The Great Resignation has caused many companies to re-evaluate their practices, procedures and policies to assess ways to create better environments in order to retain employees. Despite corporate desires to mitigate attrition, organizations are continuing to fail employees, and particularly those from racially marginalized communities. For millennial and Gen Z workers especially, workplace diversity, equity and inclusion (DEI) is high on their priority list. Despite what some have called the racial reckoning that was sparked in the summer of 2020, many organizations have gone back to their racist origins; old habits are indeed hard to eradicate. Rachel Gurjar and Sahara Henry-Bohoskey are two millennial women who shared their experiences with exclusionary workplace behaviors at the hands of their former employer. What both Gurjar and Henry-Bohoskey endured echo what so many employees from racially marginalized communities face in their respective workplaces. In an ideal situation, all employees would just leave work environments that are toxic and exclusionary. The reality is, for many people, that just isn’t an option. This article seeks to elucidate three important considerations for employees, particularly from marginalized communities, who are navigating toxic work environments.
1. Document your experiences. Research indicates that 57% of people leave their jobs because of a manager. Toxic leadership is one of the main sources of employee harm. What many employees report is a lack of accountability among leadership. In an email, Gurjar reflected on what employees in these situations can do. “If you do find yourself alone with no coworkers who are willing to support you, please document anything that happens as much as possible.” Ensure that you are keeping records and documentation of the harm you are experiencing. Henry-Bohoskey in an email shared, “the most powerful thing is to have evidence. Keep everything in writing if you can because once you realize you’re in a bad spot, it’s too late. It’s important now to protect yourself.” If employees bring up their experiences to leadership or their human resource department, having a paper trail or documentation will be helpful.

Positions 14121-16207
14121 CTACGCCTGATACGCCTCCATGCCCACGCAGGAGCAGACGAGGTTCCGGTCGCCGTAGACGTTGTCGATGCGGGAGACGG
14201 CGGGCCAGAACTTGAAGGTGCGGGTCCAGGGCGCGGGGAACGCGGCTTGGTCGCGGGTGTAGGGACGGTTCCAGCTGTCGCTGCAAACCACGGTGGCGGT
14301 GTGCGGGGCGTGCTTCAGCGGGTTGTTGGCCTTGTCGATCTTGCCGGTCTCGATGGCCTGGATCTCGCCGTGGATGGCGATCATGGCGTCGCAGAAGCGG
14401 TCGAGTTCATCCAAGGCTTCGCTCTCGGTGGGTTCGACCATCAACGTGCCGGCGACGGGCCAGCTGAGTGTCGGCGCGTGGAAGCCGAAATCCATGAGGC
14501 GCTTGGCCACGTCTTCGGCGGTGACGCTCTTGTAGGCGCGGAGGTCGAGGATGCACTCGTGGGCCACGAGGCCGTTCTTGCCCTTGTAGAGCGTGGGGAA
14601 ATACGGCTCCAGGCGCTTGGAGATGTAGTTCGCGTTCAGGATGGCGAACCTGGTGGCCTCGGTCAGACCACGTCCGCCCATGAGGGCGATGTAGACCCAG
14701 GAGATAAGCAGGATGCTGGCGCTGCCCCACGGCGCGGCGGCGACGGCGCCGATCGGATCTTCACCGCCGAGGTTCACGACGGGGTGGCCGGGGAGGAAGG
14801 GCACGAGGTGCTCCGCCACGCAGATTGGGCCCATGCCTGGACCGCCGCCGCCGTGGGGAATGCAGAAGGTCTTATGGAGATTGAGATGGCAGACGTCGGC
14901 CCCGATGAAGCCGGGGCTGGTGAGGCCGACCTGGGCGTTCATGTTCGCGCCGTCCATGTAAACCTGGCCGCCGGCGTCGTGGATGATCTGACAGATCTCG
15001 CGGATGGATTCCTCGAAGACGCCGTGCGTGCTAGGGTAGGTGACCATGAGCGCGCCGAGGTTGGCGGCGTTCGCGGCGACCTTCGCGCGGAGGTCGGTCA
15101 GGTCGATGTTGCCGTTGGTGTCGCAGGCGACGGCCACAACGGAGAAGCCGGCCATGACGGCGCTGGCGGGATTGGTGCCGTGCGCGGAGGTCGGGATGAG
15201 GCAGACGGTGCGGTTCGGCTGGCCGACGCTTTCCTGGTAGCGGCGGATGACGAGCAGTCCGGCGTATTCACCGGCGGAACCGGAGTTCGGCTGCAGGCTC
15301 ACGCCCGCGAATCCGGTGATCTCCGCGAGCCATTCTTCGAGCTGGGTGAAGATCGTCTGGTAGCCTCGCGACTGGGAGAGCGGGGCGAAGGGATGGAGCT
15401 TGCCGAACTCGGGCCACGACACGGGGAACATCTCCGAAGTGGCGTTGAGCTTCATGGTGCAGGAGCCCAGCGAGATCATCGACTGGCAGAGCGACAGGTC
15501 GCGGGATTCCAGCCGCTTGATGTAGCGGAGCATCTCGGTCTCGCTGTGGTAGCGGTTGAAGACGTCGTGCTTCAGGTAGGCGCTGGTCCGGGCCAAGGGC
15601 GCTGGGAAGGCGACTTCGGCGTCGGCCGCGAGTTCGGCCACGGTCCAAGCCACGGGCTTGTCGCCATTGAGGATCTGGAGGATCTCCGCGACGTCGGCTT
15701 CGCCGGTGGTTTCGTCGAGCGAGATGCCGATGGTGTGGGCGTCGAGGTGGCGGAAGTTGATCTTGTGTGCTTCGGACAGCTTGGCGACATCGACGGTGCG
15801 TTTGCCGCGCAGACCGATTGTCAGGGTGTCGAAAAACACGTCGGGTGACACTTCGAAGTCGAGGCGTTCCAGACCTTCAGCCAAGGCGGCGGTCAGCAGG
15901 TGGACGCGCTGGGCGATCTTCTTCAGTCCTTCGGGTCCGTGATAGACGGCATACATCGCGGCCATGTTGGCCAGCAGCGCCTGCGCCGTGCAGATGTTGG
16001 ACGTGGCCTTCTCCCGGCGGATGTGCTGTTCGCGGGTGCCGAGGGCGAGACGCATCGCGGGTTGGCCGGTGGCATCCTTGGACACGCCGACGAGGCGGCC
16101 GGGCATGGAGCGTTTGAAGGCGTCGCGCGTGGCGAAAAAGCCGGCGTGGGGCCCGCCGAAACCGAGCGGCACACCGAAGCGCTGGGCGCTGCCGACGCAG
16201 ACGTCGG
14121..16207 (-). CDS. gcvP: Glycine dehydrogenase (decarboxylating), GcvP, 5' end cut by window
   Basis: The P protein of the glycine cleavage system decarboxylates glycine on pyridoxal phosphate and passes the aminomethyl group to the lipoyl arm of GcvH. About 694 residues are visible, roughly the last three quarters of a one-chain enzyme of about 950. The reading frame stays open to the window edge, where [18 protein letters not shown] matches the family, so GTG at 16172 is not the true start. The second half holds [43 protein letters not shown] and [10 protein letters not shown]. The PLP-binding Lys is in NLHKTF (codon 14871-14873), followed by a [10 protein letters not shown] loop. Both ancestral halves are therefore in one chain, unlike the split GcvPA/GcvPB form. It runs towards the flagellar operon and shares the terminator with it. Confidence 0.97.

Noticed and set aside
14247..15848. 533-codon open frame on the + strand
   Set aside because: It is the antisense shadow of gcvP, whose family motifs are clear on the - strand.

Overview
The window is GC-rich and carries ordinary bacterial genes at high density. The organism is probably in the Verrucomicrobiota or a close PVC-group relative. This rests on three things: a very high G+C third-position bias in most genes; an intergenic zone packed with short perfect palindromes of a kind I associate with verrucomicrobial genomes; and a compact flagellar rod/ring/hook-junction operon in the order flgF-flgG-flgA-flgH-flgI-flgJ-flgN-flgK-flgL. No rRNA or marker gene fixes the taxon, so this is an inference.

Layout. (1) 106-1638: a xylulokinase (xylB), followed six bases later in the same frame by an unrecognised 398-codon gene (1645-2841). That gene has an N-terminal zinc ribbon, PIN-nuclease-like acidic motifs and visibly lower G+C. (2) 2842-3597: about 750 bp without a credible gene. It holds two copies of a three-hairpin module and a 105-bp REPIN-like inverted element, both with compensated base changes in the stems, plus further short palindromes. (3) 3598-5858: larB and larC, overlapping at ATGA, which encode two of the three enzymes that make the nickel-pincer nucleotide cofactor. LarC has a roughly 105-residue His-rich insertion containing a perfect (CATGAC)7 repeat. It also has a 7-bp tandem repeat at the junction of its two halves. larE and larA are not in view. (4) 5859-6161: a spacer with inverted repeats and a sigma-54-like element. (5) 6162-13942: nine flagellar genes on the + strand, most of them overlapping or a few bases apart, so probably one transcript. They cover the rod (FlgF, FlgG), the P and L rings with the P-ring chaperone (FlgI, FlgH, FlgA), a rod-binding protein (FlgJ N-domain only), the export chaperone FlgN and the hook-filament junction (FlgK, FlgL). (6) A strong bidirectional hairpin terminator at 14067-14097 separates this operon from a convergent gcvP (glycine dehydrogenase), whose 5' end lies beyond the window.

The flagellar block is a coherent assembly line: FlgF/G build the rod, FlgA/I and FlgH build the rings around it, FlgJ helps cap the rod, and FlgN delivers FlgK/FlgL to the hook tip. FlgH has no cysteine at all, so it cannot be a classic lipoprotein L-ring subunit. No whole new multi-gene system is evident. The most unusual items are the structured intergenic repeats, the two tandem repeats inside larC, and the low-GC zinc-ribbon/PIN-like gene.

2. Speak up. Each and every employee has the power to use their voice to try and impact change. If there are other people in the organization who have endured the same harm, there is power and strength in numbers. Coming together with these employees and having discussions about shared experiences, at the very least, can provide a safe space to navigate this type of environment. Gurjar shared, “it is important to communicate with people on your level to see if they are witnessing or experiencing the same. This way you can offer support to each other and remind yourself that you are not alone.” Sharing your collective experiences with leaders is one option. It is important to note that speaking up is not without its risks. Although retaliation is illegal within the United States, there are innumerable cases where employees speak up and get ousted from their respective organizations. “Speak up,” Henry-Bohoskey shared, “knowing there is a possibility of being blackballed or receiving retaliation, because sometimes standing up to bullies and gatekeepers is the only way to implement change. Abusers will only continue to inflict pain on others after you leave.”
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3. Encourage continued education. Part of the reason why inequities are able to persist within organizations is a lack of knowledge and understanding regarding the exact issues that employees are experiencing. Leaders often a) don’t know that they are causing harm and b) don’t understand how to mitigate said harm. In some cases, leaders recognize that employees are experiencing harm but don’t care to rectify or repair it, or don’t prioritize fixing these issues. Enlisting the help of external consultants and outside entities can prove helpful. “Unfortunately for Rachel and I,” Henry-Bohoskey shared, “we didn’t have an HR department to go to, which is why an unbiased party mediating the complaint is so important.” Gurjar says “reading anti-racist articles is only the bare minimum. Instead, [have] an appropriate budget for outside DEI experts to come and do regular training and help identify shortcomings and implement actionable plans and solutions for employees at all levels especially at the top. This allows actual dollars to go in the hands of racialized people who have made work like this their job.” Investing in DEI education will show employees that leadership prioritizes creating more equitable spaces for all employees. Employees should advocate for continued and ongoing education for both leadership and staff members. It may even be helpful for employees to suggest specific practitioners, educators, and consultants for the company to invest in.